The Bulls faced Charles Barkley and the Phoenix suns in the NBA Final, the series went back and forth with game 3 going into 3 overtimes. It was a long series, which ended with an unlikely hero scoring the game winning basket in in game 6, John Paxton. A three-peat dynasty for Chicago. It couldn’t get any more euphoric in Chicago. Except maybe it could.


Hey did you know that the first appearance of an ‘exploding scoreboard’ (fireworks after home runs) happened in south side of Chicago at Comisky Park? Its true homies, check it out. So full disclosure, I come from a bit of a Sox/Cubs family. That’s what happens sometimes when you have family in all parts of Chicago.

At this point in my young life I had been submerged in both team cultures, exposed to both types of fans. However, when you get taken to your first baseball game on the South Side and you see Frank Thomas hit a home run and the stadium blows off fireworks? You’re hooked.

This 1993 team was the team to seal my fate and cement my roots in all things South Side and all things White Sox. I mean we should have predicted that something special was going to happen when Bo Jackson hit a home run in Chicago’s opening day. They lost the game, so the natural pessimists we are, thought nothing of it except an excellent moment for player coming back from hip surgery.

This team had a roster with hitters like ’93 MVP Frank Thomas, Bo Jackson, Lance Johnson, and Tim Rains. Solid pitching in Wilson Alvarez, Jack MacDowell, and Alex Hernandez. Future managers and coaches Ozzie Guillen, Robin Ventura, and Joey Cora were one of the stingiest infields in the game. While the Bulls celebration and rally came to an end in June, the ’93 White Sox were there to keep my young sports enthusiasm alive.

The White Sox long season saw them clinch the American League West and earned an AL Championship Series against an excellent Toronto Blue Jays team. A team that was chasing history of their own by trying to win back-to-back championships. The White Sox lost the series in 6 games, and Toronto went on to win the World Series.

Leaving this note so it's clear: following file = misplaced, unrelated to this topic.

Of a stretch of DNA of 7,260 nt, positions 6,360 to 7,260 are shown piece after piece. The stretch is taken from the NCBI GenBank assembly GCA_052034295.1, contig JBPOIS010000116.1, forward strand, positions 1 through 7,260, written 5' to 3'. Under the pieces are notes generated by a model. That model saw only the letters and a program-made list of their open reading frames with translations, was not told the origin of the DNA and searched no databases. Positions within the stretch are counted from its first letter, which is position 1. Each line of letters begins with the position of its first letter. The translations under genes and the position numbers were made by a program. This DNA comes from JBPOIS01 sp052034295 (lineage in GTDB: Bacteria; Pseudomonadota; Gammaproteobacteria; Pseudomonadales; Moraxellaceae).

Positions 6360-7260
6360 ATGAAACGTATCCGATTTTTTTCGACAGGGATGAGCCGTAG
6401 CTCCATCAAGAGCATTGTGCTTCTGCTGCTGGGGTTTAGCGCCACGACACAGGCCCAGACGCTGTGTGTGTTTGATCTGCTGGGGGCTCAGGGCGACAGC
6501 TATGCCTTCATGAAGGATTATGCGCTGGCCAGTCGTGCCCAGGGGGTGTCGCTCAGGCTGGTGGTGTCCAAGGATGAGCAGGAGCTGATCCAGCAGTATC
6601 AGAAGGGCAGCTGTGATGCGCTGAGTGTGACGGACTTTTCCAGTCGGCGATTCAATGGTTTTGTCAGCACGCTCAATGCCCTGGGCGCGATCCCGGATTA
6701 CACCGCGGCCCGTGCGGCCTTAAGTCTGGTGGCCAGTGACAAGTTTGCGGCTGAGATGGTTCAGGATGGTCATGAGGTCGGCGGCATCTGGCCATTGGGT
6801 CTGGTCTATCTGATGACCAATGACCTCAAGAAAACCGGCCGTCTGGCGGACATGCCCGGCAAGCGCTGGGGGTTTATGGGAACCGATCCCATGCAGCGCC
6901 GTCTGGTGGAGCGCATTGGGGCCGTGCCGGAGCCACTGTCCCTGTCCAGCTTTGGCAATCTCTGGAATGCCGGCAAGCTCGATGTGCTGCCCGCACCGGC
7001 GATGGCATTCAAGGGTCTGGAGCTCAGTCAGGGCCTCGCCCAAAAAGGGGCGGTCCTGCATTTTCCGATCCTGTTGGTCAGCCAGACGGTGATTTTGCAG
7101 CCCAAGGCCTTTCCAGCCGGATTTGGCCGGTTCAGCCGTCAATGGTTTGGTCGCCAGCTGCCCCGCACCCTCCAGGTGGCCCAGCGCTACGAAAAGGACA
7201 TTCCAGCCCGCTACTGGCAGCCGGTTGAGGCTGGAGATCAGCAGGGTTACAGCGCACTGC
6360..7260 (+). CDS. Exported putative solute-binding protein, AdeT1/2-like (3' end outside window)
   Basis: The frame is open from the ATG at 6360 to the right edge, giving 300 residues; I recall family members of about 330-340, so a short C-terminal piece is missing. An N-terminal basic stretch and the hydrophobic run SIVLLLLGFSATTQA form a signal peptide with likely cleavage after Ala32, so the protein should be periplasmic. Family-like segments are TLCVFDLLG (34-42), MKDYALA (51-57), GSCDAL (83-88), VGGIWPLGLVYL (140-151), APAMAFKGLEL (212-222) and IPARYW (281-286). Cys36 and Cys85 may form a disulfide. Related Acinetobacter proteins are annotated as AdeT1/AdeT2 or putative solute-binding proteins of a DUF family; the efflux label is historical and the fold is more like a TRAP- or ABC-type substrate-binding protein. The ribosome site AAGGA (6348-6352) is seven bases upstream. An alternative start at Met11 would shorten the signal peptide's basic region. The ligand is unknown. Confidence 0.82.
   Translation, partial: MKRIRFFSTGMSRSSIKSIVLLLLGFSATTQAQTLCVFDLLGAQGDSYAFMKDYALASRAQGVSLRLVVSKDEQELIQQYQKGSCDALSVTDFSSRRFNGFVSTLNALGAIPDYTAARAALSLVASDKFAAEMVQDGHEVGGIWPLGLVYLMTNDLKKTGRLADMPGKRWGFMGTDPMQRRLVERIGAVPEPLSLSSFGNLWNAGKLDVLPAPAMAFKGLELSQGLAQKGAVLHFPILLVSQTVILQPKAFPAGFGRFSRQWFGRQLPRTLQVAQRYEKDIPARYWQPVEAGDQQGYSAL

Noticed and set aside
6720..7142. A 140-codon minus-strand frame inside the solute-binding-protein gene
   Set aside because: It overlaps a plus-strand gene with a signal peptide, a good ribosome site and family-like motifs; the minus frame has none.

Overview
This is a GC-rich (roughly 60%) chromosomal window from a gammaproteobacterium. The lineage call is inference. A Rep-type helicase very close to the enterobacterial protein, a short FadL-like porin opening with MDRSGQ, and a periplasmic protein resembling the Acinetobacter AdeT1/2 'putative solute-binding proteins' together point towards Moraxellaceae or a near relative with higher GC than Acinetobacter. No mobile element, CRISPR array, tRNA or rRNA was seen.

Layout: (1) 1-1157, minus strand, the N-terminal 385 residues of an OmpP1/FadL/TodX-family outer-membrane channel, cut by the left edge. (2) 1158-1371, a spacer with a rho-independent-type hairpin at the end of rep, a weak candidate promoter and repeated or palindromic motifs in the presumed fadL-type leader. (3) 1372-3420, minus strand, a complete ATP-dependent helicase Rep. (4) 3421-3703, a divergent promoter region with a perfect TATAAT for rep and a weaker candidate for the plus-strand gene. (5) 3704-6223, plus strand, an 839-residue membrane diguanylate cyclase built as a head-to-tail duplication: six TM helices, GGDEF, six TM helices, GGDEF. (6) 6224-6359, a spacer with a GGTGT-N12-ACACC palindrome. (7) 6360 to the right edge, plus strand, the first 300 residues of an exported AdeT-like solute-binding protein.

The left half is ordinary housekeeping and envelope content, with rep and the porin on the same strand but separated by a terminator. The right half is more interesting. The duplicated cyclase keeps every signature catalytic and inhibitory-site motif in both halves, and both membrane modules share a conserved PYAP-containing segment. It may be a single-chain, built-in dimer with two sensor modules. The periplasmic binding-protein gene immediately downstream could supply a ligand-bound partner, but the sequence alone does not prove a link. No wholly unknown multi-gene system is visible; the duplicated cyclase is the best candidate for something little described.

As a kid, of course I was disappointed that The White Sox didn’t give me a shiny trophy then, but they gave me something much more important. They gave me roots.


I am so grateful for these memories. This era of Chicago sports history is an important one. The joys of victory mean so much more when you remember what you went through to finally reach the glory (shout out to my cubs fam, love you).

1993 was such an interesting year because it gave me so much to cheer for while giving me so much to be sad about. The Bulls had won their three-peat, only for Jordan to retire before the next season. The White Sox had finally put it all together, only to fall short of the World Series, then be affected by a strike the next season.

I like to look back on this time as when I really became captivated by Chicago sports in general. Even now as an adult, I’m still just a kid from Chicago.